A kimono might be difficult to get, especially when you’d like to try it on or find the right size for you. An easier, or rather, more customisable option would be to make a kimono yourself. For that you would need a sewing machine, fabric, interfacing (known as vlieseline in many languages – a thin fabric with a glue on one side to make another piece of garment more rigid) and good scissors.

Fabric

Let’s start with the basics – a kimono was historically made from long pieces of fabric, approximately 37,5 cm wide, sewn together along the back and with sleeves attached to the sides. Therefore, most of the seams would be going lengthwise on a typical kimono. Nowadays fabrics come in about 1,4-1,8 m width, therefore making a historically accurate kimono would actually create more work. In terms of the fabric – choose the one that you like, preferably not the stretchy type. Stretchy fabrics are more difficult to stitch together, as you may pull too much while sewing, thus creating creases.

There are also several other aspects to consider; for example, I’m using polyester fabric, easily maintainable and washable, however, it’s going to be problematic to wear it on a hot summer day. In warmer climates consider cotton or silk fabrics, or blends (i.e. where cotton or silk are the main component). Important to note is that these materials in many cases crease a lot and require more maintenance. Choosing a cheaper fabric like polyester is also a good decision for someone who’s not used to sewing. After trying to sew the kimono for the first time, you can upgrade to a more expensive material.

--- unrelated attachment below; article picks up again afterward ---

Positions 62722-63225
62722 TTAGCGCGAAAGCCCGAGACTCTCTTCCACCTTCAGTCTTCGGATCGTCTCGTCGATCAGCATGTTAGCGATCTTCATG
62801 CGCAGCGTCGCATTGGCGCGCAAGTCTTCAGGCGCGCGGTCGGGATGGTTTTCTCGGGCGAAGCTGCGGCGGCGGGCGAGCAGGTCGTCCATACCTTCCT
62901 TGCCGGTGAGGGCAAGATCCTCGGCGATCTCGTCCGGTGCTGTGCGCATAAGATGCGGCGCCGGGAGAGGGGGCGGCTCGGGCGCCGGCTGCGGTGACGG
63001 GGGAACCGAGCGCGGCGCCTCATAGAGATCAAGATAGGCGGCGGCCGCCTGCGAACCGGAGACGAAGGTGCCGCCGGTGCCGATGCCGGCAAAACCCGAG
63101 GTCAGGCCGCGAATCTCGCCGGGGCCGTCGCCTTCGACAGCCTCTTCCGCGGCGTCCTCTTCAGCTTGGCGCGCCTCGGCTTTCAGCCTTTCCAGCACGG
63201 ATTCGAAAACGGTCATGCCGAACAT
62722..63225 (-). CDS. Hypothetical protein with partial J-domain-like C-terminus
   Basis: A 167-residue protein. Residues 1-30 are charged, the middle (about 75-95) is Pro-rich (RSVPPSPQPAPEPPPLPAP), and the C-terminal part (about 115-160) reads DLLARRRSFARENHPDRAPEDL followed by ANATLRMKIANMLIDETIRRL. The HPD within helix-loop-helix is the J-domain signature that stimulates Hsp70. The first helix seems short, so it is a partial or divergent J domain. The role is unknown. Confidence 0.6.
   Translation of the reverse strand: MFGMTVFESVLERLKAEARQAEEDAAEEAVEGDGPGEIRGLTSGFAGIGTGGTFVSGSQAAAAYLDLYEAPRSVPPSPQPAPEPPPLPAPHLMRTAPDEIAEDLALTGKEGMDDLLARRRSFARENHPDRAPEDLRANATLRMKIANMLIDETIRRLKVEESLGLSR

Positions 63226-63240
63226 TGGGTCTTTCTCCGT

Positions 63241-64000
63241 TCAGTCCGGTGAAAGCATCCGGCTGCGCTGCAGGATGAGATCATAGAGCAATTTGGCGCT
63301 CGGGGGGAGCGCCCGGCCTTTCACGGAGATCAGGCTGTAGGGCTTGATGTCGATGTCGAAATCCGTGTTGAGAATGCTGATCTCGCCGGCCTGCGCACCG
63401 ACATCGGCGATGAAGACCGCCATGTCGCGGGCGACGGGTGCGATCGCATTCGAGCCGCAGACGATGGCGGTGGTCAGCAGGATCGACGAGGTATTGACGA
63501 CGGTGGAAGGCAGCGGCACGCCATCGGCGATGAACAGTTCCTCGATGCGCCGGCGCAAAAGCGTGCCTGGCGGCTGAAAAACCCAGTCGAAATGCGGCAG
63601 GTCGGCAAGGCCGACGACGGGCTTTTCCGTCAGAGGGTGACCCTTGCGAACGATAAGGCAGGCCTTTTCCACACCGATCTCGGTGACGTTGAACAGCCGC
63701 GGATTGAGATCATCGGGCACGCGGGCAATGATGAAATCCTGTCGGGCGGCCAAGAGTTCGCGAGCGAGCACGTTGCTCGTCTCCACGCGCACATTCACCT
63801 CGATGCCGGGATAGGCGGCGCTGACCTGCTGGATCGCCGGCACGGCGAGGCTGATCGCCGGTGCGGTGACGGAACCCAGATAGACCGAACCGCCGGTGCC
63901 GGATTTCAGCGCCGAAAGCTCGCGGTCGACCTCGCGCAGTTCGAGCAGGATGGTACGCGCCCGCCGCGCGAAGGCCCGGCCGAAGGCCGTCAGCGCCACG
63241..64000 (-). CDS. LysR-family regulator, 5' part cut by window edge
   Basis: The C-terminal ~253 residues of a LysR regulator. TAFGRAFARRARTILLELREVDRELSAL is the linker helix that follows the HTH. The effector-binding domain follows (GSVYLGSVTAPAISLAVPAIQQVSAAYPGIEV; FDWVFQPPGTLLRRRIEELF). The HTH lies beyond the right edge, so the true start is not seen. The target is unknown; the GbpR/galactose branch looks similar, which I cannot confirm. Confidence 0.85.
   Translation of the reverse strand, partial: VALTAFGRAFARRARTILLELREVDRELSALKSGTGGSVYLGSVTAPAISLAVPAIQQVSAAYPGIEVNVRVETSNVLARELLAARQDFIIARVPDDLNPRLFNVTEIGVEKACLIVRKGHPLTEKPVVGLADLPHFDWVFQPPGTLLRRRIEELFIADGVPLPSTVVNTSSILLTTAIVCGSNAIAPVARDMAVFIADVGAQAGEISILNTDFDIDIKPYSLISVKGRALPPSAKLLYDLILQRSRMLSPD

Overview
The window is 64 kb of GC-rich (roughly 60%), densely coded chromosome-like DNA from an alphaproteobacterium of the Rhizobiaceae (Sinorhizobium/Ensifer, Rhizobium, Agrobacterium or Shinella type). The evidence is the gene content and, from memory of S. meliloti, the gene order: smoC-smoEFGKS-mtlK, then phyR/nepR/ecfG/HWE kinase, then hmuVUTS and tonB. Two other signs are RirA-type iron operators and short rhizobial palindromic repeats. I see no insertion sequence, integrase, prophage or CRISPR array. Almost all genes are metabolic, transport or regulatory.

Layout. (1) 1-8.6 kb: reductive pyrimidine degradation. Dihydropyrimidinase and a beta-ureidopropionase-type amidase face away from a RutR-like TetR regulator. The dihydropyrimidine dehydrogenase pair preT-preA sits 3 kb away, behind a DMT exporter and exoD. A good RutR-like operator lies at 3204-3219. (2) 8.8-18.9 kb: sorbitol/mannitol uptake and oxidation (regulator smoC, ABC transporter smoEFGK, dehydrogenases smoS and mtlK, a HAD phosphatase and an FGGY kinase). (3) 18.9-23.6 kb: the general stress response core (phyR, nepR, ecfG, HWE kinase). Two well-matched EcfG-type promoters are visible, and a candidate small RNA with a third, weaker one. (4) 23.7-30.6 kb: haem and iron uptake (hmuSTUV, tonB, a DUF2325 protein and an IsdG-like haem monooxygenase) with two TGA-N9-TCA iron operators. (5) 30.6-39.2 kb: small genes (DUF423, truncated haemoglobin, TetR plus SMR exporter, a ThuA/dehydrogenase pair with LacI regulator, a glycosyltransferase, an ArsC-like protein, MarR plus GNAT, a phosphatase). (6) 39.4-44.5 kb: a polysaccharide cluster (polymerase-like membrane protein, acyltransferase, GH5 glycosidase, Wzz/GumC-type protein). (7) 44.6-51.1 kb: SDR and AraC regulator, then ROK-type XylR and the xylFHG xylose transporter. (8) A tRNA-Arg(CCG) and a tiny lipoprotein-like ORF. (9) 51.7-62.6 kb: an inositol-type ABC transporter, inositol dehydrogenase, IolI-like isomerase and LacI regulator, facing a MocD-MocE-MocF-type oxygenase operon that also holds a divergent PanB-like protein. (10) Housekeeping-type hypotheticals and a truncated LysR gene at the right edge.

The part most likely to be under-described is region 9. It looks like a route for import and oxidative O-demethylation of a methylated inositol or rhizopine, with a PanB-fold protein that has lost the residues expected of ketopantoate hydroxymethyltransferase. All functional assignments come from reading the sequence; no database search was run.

Measurements

Kimono schematic drawing

On a picture above you can see a schematic drawing of a kimono with measures for size M in cm. The sizing chart is taken from a kyudo shop’s website, however, sewing the kimono yourself allows for some freedom to adjust the measurements – making sleeves longer or body – wider. As this kimono body is cut from a single piece of fabric, to make it overlap, an additional panel was sewn onto both sides on the front. The width of the extension panel was measured in accordance to the body width on one side, approximately 1/3 of it. The collar is usually 5-12 cm, in this case 7 cm has been cut. Altogether, 3,5 meters of fabric have been used to sew the kimono. Before calculating the overall fabric consumption, read the rest of the article.

Size Sleeve width Sleeve length Half body width Body length
S 33 51 30 102
M 33 51 32 102
ML 35 52,5 32 104
L 34 52,5 33 104

Take into consideration the weave of a fabric when buying it – some of them do not allow cutting in different directions, and a longer piece may be needed. Calculate the length of the fabric adding 2 cm seam allowance on all sides. You can see the needed cuts below.